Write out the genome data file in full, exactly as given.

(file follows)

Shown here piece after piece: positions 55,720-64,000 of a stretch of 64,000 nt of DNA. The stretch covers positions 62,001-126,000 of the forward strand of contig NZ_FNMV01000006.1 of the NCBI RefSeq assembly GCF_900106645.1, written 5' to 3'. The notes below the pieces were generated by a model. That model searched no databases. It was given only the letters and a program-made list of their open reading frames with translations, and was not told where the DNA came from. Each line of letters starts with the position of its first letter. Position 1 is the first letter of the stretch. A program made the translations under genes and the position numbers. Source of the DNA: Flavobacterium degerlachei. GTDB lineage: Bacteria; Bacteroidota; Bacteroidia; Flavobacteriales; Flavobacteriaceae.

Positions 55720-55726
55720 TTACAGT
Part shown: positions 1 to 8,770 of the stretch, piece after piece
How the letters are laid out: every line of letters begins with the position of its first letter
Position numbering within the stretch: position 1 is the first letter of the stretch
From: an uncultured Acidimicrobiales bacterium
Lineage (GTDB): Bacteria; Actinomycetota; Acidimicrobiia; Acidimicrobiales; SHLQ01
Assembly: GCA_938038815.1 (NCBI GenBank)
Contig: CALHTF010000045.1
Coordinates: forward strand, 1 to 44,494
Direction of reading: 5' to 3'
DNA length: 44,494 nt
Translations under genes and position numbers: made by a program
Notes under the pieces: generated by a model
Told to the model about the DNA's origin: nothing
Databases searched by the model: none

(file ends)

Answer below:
Shown here piece after piece: positions 55,720-64,000 of a stretch of 64,000 nt of DNA. The stretch covers positions 62,001-126,000 of the forward strand of contig NZ_FNMV01000006.1 of the NCBI RefSeq assembly GCF_900106645.1, written 5' to 3'. The notes below the pieces were generated by a model. That model searched no databases. It was given only the letters and a program-made list of their open reading frames with translations, and was not told where the DNA came from. Each line of letters starts with the position of its first letter. Position 1 is the first letter of the stretch. A program made the translations under genes and the position numbers. Source of the DNA: Flavobacterium degerlachei. GTDB lineage: Bacteria; Bacteroidota; Bacteroidia; Flavobacteriales; Flavobacteriaceae.

Positions 55720-55726
55720 TTACAGT
Part shown: positions 1 to 8,770 of the stretch, piece after piece
How the letters are laid out: every line of letters begins with the position of its first letter
Position numbering within the stretch: position 1 is the first letter of the stretch
From: an uncultured Acidimicrobiales bacterium
Lineage (GTDB): Bacteria; Actinomycetota; Acidimicrobiia; Acidimicrobiales; SHLQ01
Assembly: GCA_938038815.1 (NCBI GenBank)
Contig: CALHTF010000045.1
Coordinates: forward strand, 1 to 44,494
Direction of reading: 5' to 3'
DNA length: 44,494 nt
Translations under genes and position numbers: made by a program
Notes under the pieces: generated by a model
Told to the model about the DNA's origin: nothing
Databases searched by the model: none